It’s a free to enter museum, which is always a good way to start the day. The museum transports the visitor through the decades, from Coventry’s industrial beginnings right up to the present day. The first thing you come to is a brilliant interactive display that tells the story of six leaders of the cycle industry – including William Hillman. There was an extensive collection of bikes and velocipedes to look at, as well as other displays about cycling fashions.
We then move into the beginnings of the motor industry where I began to recognise more and more brand names, like Singer. The little racing game was rather fun, and there were some very interesting quizzes which really helped you to put into perspective how much these cars cost in practical terms.
The number of cars on display was just phenomenal and it was amazing to see how designs and styles changed. There were lots of activities to complete as we went along, which was brilliant – my favourite was the ‘Friend or Foe?’ game (I got 8 out of 10). What I really would have liked was some replica car parts to touch. I was very pleased to see that the Blitz experience was still in place – I guess it was too good to take away!
It was very exciting to spot cars that I recognised from Rootes press cuttings. The most significant one that I remember was Humber’s Victory car, which went on tour to as far away as Australia! There were a couple of stops where you could listen to evidence surrounding an important decision made in Coventry’s history and then you could make up your own minds which I found to be very thought provoking. Obviously, hindsight is a wonderful thing and having lived in the area for so long I was quite biased away from the decisions that were made at the time.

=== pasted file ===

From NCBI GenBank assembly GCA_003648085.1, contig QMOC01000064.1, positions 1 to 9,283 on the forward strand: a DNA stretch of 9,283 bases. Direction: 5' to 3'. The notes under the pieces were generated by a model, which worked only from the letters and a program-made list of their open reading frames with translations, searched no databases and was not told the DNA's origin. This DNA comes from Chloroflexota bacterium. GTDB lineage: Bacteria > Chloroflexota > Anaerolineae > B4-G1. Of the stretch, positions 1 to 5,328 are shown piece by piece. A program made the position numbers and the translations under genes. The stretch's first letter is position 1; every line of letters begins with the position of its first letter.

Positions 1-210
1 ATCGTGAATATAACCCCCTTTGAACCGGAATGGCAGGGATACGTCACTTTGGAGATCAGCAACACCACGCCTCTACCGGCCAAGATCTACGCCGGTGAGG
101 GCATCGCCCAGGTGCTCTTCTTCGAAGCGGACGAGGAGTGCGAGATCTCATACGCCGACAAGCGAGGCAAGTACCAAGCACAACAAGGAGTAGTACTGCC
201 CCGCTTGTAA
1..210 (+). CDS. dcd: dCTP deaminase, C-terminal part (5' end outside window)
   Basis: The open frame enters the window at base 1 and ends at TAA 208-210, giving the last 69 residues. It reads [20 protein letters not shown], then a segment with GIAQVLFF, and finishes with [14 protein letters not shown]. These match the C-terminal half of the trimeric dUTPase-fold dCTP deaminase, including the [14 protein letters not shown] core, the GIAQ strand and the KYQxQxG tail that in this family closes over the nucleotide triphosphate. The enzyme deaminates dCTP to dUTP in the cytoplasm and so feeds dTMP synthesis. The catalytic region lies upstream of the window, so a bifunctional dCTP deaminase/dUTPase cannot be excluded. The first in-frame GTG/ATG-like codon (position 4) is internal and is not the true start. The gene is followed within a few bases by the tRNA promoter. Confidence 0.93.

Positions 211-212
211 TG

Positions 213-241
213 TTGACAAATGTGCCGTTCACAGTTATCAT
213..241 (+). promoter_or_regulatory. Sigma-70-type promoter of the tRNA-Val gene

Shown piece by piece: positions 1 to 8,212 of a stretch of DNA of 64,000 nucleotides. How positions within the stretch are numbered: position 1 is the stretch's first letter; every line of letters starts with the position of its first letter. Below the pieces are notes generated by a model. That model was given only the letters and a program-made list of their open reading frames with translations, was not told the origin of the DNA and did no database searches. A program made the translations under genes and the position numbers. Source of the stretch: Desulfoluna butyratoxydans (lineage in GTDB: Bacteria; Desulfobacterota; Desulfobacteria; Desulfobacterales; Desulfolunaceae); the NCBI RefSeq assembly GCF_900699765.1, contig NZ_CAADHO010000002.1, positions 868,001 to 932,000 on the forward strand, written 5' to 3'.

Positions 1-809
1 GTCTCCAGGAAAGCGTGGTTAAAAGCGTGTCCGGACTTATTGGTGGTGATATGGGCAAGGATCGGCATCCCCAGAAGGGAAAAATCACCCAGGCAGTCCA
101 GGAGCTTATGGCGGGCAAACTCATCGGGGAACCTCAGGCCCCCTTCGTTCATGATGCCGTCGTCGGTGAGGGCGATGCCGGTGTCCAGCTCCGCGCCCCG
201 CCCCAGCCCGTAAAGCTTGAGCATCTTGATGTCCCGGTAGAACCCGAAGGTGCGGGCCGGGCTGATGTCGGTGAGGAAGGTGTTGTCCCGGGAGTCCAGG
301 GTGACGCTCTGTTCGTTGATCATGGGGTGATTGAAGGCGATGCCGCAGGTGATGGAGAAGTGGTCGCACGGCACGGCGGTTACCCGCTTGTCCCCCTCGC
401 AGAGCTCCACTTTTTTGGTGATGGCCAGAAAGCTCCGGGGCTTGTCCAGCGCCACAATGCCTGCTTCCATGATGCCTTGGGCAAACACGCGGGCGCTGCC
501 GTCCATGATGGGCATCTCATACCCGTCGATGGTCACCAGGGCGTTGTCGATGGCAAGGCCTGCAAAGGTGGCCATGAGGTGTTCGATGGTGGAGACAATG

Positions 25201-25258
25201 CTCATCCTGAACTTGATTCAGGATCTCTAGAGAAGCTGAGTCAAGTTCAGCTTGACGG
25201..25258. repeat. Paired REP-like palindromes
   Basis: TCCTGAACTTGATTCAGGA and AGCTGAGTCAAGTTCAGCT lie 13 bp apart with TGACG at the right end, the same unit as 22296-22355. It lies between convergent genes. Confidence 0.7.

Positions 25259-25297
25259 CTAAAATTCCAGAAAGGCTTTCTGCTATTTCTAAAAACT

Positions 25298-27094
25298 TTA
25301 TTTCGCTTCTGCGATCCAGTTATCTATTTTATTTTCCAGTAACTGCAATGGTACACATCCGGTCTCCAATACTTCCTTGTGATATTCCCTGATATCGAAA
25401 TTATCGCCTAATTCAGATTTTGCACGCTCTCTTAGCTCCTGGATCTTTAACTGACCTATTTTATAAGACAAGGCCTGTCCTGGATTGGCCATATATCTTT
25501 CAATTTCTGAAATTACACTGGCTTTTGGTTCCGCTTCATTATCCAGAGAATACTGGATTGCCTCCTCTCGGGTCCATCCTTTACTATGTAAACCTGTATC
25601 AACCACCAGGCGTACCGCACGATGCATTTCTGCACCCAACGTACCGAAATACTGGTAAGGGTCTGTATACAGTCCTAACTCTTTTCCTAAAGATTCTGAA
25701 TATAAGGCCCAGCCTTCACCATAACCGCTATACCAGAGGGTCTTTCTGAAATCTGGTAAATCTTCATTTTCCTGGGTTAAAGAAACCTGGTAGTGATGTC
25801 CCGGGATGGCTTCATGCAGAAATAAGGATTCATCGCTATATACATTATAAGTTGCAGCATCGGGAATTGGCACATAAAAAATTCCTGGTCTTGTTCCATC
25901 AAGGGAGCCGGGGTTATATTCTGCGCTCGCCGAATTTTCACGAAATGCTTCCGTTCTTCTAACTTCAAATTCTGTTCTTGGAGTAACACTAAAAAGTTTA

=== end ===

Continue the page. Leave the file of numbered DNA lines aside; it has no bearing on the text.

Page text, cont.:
Then it was time to see the mid-20th Century cars, many of which were recognisable Rootes cars so I got (possibly unreasonably) excited. There were also detailed explanations about the decline of Britain’s motor industry, and the impact that had on Coventry – the effects of which are still being felt today. The final area that we had time to check out was home to larger vehicles, including the Sky Blue bus from 1987 (which I last saw in storage off-site a few years back) and a number of fire engines, including a Karrier (a Rootes brand).
The Transport Museum is a very interesting place and I highly recommend it to anyone and everyone. It doesn’t matter if you don’t know anything about cars or Coventry, you’ll find something intriguing and come away with some new knowledge. It’s very suitable for all ages, and to be honest the only suggestion I can think of is that they create some replica car parts as a lot of the vehicles on display are too delicate to touch. I’ll definitely be going back! 5 stars – ★★★★★
That’s all from me this week I’m afraid. I’m not going to be able to write a blog next week, but I’ll leave you with the blog that I wrote for the Herbert for National Volunteers Week!
See more of Rachel’s Transport Museum pictures on Facebook!